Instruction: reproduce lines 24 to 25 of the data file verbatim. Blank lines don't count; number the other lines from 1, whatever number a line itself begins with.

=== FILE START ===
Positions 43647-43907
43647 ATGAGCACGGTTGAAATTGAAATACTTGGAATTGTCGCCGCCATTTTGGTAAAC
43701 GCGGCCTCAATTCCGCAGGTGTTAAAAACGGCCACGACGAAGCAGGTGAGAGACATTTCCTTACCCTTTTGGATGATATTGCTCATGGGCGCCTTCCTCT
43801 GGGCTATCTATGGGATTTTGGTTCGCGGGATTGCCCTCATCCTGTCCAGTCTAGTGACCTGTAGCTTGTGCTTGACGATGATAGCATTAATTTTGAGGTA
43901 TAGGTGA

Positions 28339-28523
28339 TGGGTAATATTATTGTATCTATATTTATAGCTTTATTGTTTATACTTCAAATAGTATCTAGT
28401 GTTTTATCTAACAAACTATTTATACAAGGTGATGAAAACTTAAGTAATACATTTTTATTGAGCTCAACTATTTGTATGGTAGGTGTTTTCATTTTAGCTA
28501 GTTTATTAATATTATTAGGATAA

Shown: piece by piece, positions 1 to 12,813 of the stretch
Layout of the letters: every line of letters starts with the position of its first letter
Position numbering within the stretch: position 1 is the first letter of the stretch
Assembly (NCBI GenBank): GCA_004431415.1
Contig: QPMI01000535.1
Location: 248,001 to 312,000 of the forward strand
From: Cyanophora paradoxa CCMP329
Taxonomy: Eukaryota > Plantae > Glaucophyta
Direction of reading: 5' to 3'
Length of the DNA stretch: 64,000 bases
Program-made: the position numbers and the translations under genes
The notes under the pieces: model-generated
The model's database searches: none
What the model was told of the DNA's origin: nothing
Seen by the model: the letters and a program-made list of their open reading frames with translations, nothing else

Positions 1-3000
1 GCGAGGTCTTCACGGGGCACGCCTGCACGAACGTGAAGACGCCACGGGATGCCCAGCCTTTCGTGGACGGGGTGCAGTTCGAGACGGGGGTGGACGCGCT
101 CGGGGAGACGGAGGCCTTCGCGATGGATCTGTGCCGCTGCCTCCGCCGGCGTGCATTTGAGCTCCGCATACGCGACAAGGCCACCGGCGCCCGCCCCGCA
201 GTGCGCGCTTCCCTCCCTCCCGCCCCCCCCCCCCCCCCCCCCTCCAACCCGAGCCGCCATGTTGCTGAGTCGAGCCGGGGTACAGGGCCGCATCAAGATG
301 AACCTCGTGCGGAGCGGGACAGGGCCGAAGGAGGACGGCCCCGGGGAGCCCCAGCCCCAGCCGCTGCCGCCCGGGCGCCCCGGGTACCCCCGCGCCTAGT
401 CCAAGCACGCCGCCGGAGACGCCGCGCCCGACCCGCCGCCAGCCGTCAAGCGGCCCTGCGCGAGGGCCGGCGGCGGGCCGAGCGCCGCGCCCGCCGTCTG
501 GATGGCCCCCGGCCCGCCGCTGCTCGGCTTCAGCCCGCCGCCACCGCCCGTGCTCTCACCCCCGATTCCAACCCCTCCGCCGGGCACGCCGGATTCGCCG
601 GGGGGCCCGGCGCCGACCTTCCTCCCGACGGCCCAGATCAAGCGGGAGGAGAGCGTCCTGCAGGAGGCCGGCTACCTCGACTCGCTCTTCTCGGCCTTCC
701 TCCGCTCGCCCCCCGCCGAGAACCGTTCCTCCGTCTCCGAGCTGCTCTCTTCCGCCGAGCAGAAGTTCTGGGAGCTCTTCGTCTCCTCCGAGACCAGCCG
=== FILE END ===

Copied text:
Seen by the model: the letters and a program-made list of their open reading frames with translations, nothing else

Positions 1-3000